NEW YORK – With few tables on the sidewalks and with the challenging weather, restaurant owners are fighting for the survival of their businesses.
The semi-enclosed outdoor dining structures with heaters are not enough to bring in customers and help the restaurants cope with their expenses. However, the shops in residential neighborhoods are in a better position as delivery and takeout bring in a bit more business.
One of the restaurants is Yefsi, 1481 York Avenue in Manhattan. "We make a lot of deliveries because this is a residential area. We have been in the neighborhood for nine years and people now know us, so I cannot complain because I never closed the store. Before the pandemic we only made a few deliveries. When we had to close, however, the demand for deliveries increased, the people became familiar with us, something that worked out well for us," said Christos Christou, owner and chef of the restaurant.
About 20 people can sit in the specially designed outdoor dining space. "We are trying to survive. We have put in heaters and it fills up once, one and a half times, about 40 people a day. And about 40 deliveries per day," added Christou, who now also performs the duties of chef. “I had to reduce the staff. I did not work in the kitchen, I was out front with clients, now I work three times a week in the kitchen. I had seven waiters, now I have only three and one working per day.”
Korali Estiatorio is located at 1662 3rd Avenue. As the manager, George Kalogeropoulos, said, “things are very difficult. The good thing is that we have customers from the neighborhood. The bad thing about this is that if you make a mistake, they will not come back. But if they are happy – which fortunately they are – they come and support the store. But it is not the same in Midtown that relies on tourists. We are struggling, we all do everything. We also make several deliveries. With the outdoor dining structures we have made which seat up to 40 people, customers feel safe, but when the temperature drops very low, of course, no one shows up," said Kalogeropoulos.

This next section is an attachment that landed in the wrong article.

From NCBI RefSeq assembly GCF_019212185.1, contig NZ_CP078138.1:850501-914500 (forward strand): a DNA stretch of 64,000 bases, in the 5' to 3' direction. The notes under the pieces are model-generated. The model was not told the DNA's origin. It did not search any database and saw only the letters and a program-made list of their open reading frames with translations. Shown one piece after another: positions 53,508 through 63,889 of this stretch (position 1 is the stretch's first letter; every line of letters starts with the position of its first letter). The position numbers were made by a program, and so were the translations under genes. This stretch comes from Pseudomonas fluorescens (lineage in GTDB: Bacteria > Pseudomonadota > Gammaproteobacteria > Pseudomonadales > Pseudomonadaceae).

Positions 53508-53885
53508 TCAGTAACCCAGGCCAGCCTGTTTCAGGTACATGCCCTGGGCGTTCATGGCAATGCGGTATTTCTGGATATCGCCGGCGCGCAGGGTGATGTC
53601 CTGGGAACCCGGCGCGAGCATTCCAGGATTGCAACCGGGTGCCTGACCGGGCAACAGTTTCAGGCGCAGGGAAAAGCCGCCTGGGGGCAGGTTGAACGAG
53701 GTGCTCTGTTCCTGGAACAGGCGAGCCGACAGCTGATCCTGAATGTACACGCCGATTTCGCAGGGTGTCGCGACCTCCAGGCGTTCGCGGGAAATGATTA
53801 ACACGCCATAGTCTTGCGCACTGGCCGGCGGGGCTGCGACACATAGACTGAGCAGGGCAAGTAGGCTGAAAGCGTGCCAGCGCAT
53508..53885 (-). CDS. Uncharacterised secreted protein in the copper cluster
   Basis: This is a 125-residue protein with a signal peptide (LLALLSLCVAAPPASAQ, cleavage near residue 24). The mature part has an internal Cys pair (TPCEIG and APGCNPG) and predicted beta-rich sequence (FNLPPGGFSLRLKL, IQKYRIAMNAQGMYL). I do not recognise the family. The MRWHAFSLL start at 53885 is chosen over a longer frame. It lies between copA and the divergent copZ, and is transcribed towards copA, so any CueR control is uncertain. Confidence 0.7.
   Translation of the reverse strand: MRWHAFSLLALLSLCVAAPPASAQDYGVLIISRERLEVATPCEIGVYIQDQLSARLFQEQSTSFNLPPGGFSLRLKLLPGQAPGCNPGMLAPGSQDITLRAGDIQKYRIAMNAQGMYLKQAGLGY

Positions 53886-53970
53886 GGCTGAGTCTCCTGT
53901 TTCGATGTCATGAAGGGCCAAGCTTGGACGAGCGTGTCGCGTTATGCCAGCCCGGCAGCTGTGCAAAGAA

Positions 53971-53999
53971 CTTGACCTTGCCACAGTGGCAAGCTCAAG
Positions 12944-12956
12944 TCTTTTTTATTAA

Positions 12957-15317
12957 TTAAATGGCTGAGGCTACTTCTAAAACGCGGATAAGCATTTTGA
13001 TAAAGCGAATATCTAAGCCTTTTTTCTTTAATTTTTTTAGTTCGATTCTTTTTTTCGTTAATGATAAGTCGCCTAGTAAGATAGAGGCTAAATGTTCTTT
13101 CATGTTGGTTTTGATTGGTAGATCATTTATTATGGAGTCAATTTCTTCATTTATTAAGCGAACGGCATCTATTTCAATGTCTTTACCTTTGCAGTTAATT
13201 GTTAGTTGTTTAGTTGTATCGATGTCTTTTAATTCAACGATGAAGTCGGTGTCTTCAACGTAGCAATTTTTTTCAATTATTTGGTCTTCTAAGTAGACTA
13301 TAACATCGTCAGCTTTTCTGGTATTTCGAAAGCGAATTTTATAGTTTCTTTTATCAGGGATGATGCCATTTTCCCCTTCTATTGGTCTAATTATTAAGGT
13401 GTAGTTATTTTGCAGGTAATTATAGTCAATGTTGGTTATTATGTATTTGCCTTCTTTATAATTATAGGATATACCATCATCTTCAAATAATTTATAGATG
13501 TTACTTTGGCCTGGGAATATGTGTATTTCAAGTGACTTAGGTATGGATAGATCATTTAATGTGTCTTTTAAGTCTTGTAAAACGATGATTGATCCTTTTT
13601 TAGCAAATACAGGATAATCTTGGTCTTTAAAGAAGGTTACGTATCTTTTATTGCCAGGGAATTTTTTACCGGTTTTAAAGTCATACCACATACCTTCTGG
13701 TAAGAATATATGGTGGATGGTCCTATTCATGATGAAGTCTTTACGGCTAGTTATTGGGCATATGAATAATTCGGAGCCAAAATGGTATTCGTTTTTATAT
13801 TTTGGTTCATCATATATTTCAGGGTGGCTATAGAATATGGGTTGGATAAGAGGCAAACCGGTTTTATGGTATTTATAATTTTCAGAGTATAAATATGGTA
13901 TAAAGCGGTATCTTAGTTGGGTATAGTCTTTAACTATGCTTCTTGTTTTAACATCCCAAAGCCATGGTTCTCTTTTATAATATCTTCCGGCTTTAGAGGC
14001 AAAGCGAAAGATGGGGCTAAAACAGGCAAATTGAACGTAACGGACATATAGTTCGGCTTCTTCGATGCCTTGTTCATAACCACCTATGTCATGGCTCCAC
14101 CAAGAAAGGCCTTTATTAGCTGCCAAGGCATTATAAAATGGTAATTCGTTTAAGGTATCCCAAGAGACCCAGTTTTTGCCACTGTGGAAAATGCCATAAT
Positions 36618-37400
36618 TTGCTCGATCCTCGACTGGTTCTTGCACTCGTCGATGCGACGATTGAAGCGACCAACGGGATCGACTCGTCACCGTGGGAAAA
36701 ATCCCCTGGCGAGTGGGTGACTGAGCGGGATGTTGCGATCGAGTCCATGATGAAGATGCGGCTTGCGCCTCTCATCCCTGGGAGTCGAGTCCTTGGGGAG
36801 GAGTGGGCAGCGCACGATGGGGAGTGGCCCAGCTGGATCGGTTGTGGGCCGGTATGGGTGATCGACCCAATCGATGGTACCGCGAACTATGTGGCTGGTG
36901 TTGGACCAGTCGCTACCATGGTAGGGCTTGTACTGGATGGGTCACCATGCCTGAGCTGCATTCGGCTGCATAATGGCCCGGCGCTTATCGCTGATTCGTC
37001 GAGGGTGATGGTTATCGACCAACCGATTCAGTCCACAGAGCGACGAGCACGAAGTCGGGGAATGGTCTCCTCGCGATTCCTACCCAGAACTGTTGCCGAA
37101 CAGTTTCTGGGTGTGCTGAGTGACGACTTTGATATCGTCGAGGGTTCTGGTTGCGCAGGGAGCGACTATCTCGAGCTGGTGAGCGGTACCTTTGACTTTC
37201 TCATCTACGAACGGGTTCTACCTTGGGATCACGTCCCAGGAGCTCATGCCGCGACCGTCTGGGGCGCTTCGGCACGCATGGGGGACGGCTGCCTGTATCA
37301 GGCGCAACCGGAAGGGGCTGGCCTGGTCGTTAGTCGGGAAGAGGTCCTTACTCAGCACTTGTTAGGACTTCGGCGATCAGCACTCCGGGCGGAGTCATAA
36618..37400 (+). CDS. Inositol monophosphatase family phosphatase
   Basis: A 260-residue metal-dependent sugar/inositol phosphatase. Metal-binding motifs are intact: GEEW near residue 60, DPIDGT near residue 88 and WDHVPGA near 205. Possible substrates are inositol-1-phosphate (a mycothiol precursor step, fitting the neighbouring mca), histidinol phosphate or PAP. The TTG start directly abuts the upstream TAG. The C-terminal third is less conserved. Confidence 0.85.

The traffic at Gemini Diner, 641 2nd Avenue, has decreased significantly, and for the first time in its history, the diner closes its doors at midnight and is no longer open 24 hours a day. Its owner, Kostas Kassimis, said, "things are difficult. Traffic is down considerably. We are a little luckier than those dealing with tourism because there are houses and offices in the area, as well as the hospital nearby and so we are comfortable. The staff of 35 people has been reduced to 15.”
The expenses are not covered at Taverna Kyclades, 228 1st Avenue, either, according to manager Thymios Papadopoulos. "We do not cover our expenses. We cannot pay the rent. The State is pressuring us to remove the plastic because it says it is illegal. They are pushing to make more money, either from permits or to close us down. The state is trying to get it from us. Supermarkets, malls are open. What's the difference? Isn't the virus in Long Island? Is it only here in Manhattan? In terms of staff we have not reduced the number of people but their hours. Otherwise it doesn’t work."
Pylos Restaurant, 128 E 7th Street operates with just six tables for outdoor dining. Nevertheless, they have a hard time filling them. "All the rest of the winter, all these cold months we have no work. Only last week we did well. Even the deliveries are down,” said the restaurant manager.
Greek Eats, 1229 1st Avenue, works mainly with takeout and delivery and according to the manager "we were not particularly affected. I am not saying that everything is perfect, things could always be better, but we also have staff that relies on us and needs to work.”